In fact, the Xieng Khuan, or “Spirit City” park was built in 1958 by Luang Pu (translated as Venerable Grandfather) Bunleua Sulilat. Luang Pu Bunleua Sulilat was a priest-shaman, myth-maker, mystic and sculpture artist with a large following in Laos and later in Thailand. Born into a family of eight children in Thailand Sulilat was supposedly mentored by a hermit named Keoku whom he met after falling in cave. Sulilat’s particular brand of mysticism integrated Hinduism and Buddhism and united the Thai and Laotian peoples. Later Sulilat was forced to flee from Laos to Thailand after the revolution in 1975. There, he built another sculpture park, Sala Keoku in Nong Khai.
Xieng Khuan park was Sulilat’s first sculpture park and was built by the side of the Mekong River, about 25 kilometers from Vientiane. Said to have been built by himself and his students – all non-trained artists – the park is an astounding display of outsider artistry. The iconography is reflective of the imaginative the philosophy of this man, and closely resembles a south-east Asian interpretation of the mannerist gardens of 1600s Europe such as the Monsters of Bomazaro park, in Italy.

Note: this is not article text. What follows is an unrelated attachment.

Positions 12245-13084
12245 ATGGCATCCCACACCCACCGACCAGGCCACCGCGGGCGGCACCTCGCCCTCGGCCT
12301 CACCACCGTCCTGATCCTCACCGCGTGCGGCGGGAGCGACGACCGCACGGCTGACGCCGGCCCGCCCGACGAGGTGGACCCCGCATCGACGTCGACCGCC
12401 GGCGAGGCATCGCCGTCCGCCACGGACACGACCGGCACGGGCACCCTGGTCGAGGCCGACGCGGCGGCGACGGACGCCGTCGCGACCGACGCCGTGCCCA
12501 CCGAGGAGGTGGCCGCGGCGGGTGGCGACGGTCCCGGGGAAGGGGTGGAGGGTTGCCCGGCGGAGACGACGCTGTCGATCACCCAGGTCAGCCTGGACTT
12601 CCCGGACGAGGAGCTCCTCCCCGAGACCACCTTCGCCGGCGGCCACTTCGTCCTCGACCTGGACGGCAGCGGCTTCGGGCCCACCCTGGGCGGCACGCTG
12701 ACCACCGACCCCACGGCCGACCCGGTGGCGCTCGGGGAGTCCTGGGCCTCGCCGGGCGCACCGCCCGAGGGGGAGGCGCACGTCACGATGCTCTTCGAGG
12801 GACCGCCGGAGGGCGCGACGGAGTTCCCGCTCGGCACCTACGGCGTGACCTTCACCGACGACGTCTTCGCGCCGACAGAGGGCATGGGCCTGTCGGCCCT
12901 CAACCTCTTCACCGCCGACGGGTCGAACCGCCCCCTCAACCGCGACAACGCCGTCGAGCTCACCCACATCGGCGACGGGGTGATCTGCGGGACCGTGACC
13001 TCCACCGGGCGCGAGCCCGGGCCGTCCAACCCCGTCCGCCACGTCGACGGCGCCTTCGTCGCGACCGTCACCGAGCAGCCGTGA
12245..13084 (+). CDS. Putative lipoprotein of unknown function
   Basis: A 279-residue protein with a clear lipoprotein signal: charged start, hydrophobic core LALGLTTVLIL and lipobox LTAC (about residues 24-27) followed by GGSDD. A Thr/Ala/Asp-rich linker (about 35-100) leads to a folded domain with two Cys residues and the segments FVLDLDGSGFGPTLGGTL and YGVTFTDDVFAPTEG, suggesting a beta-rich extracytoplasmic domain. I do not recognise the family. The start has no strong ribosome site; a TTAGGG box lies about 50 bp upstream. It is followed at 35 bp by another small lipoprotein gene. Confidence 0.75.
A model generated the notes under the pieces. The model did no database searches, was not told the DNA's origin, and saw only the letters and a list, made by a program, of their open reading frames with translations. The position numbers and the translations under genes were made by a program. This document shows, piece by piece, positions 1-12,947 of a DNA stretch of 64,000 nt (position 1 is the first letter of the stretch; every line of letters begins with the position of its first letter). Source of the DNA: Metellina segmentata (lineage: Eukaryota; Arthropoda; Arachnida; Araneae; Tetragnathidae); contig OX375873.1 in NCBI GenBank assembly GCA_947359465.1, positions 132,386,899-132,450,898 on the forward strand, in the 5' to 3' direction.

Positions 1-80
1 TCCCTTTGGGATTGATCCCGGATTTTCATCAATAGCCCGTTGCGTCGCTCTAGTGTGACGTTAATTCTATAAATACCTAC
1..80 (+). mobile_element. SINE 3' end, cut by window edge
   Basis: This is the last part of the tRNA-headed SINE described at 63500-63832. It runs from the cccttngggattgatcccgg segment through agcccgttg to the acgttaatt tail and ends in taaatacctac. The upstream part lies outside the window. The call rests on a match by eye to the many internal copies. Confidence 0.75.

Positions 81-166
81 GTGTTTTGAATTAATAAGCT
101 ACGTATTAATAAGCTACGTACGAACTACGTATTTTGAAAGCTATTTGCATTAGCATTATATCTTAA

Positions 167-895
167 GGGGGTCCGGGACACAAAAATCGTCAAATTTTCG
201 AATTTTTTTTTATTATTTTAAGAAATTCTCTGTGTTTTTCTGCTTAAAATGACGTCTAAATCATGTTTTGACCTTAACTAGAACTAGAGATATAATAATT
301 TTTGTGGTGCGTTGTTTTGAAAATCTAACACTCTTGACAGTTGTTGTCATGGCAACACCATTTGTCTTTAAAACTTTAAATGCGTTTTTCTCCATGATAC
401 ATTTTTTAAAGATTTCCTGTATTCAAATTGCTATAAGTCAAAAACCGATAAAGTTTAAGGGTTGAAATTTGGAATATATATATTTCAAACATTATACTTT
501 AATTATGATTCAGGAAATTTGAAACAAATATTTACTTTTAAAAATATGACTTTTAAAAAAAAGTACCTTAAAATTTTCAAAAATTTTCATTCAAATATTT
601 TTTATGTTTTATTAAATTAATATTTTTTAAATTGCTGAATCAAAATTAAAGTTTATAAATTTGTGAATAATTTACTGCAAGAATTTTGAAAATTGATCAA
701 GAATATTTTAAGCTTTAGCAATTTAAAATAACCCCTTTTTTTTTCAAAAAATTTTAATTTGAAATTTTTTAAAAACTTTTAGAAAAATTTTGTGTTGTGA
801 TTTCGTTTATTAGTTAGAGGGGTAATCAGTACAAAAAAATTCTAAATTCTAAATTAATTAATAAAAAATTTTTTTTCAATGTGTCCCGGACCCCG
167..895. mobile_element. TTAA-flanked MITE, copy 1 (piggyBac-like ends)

The more than 200 statues, filled with cryptic symbols, concentrated in a small area give the Xieng Khuan park spot an aura of horror vacui fantasy. Among these ferro-concrete sculptures are skeleton thin Buddhas, a giant pumpkin with with a demon head for an opening and three floors representing Heaven, Hell and Earth as well as a gigantic 40 meter long reclining Buddha.
Sadly, the place is about to fall into ruins because of floods from the Mekong River and a general lack of conservation. If it is now already a place of surreal lore that looks of ancient ruins, it will surely transform into something even stranger when it actually becomes ruins.